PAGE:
Shortness of breath may develop when the lung lining fills with fluid or becomes inflexible as a result of growing tumors. Respiratory therapists can help patients learn how to breathe easier using simple breathing techniques. Medicines, such as bronchodilators and corticosteroids, can open lung airways and reduce inflammation. Some patients benefit from supplemental oxygen to improve oxygen intake. Changing position, sitting down and pacing yourself may help. Reducing stress and practicing relaxation techniques improves anxiety-related breathlessness.
Wheezing can develop when the lung’s airways narrow or become obstructed. Treatment options may involve bronchodilators, corticosteroids, nebulizer breathing treatments and supplemental oxygen. Relaxation therapies often help with anxiety related to wheezing and breathlessness.
Dry cough is usually caused by tumors that irritate lung tissue and airways. Cough suppressants are commonly prescribed to control coughing, especially if a patient is losing sleep. Dry cough may be soothed by honey in hot water or tea, but not all patients can easily swallow liquids to use this natural remedy. Lying down may increase cough. Prop yourself on pillows at night to sleep.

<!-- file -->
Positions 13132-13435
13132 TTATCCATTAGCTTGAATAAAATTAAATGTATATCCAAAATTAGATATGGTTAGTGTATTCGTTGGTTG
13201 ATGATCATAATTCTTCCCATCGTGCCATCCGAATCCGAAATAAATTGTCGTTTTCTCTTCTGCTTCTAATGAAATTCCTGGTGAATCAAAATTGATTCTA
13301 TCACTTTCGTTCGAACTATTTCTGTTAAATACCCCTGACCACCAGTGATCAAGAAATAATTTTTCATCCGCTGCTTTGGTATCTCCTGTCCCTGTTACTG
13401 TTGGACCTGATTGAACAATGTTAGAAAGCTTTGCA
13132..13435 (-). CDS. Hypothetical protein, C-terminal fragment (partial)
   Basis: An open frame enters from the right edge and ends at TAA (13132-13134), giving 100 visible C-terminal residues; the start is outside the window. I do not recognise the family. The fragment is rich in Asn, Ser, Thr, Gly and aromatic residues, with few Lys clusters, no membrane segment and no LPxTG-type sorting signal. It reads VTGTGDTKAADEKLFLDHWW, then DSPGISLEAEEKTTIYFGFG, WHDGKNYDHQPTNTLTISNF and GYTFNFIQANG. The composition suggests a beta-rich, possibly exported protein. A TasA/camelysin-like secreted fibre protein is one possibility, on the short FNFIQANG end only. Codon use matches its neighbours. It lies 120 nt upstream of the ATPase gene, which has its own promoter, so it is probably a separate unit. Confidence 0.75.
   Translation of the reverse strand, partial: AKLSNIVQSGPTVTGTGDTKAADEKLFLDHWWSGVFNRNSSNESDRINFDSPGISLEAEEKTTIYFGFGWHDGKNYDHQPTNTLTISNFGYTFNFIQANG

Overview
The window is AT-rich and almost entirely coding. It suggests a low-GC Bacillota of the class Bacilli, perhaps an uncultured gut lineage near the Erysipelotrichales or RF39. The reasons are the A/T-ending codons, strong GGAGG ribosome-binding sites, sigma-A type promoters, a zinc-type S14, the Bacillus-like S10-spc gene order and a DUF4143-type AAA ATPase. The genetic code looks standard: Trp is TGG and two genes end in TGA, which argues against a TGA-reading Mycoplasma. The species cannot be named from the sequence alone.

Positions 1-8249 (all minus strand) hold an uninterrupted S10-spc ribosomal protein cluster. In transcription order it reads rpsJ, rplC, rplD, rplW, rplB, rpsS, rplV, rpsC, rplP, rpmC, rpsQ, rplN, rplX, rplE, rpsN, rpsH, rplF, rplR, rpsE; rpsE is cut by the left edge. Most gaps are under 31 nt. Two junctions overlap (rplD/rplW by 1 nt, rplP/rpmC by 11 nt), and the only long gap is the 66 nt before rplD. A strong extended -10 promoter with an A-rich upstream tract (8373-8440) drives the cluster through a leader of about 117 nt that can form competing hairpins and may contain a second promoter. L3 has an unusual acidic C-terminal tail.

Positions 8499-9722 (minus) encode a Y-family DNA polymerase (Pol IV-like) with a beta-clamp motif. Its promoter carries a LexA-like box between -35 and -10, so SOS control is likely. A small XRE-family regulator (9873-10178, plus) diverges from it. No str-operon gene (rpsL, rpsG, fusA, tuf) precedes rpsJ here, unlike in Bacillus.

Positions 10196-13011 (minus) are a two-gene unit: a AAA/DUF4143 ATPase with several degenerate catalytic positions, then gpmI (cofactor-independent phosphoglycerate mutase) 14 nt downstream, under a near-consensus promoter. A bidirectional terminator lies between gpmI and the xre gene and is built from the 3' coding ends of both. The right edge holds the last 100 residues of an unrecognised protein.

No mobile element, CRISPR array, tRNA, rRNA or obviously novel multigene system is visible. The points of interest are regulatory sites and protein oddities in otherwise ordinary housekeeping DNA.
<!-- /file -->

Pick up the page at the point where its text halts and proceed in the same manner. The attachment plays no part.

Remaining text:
Pleural effusion is a buildup of fluid inside the lung lining that develops when tumors block the normal lymphatic flow of fluid throughout the chest. Treatment involves draining fluid from the lungs using a procedure known as thoracentesis. When the fluid quickly returns, a surgical procedure called talc pleurodesis is performed to close the lining of the lungs to prevent future fluid buildup.
Fever may be caused directly by the cancer or from a related infection. Anti-inflammatory drugs, such as ibuprofen or acetaminophen, are the first line of treatment for reducing fever. Resting, taking a tepid bath and placing a cool cloth on your forehead may offer a sense of relief.
Night sweats may be caused directly by cancer or as a side effect of treatment. Night sweats may occur in tandem with fever or hot flashes. Anti-inflammatory drugs relieve fever-related night sweats. Chemotherapy reduces night sweats for mesothelioma patients by shrinking tumors or controlling their growth. Sleeping under or near a fan will help you keep cool at night. Wear loose-fitting clothing to bed and keep a set of clean sheets handy in case you need to change wet sheets in the night. Relaxation techniques can help you get back to sleep.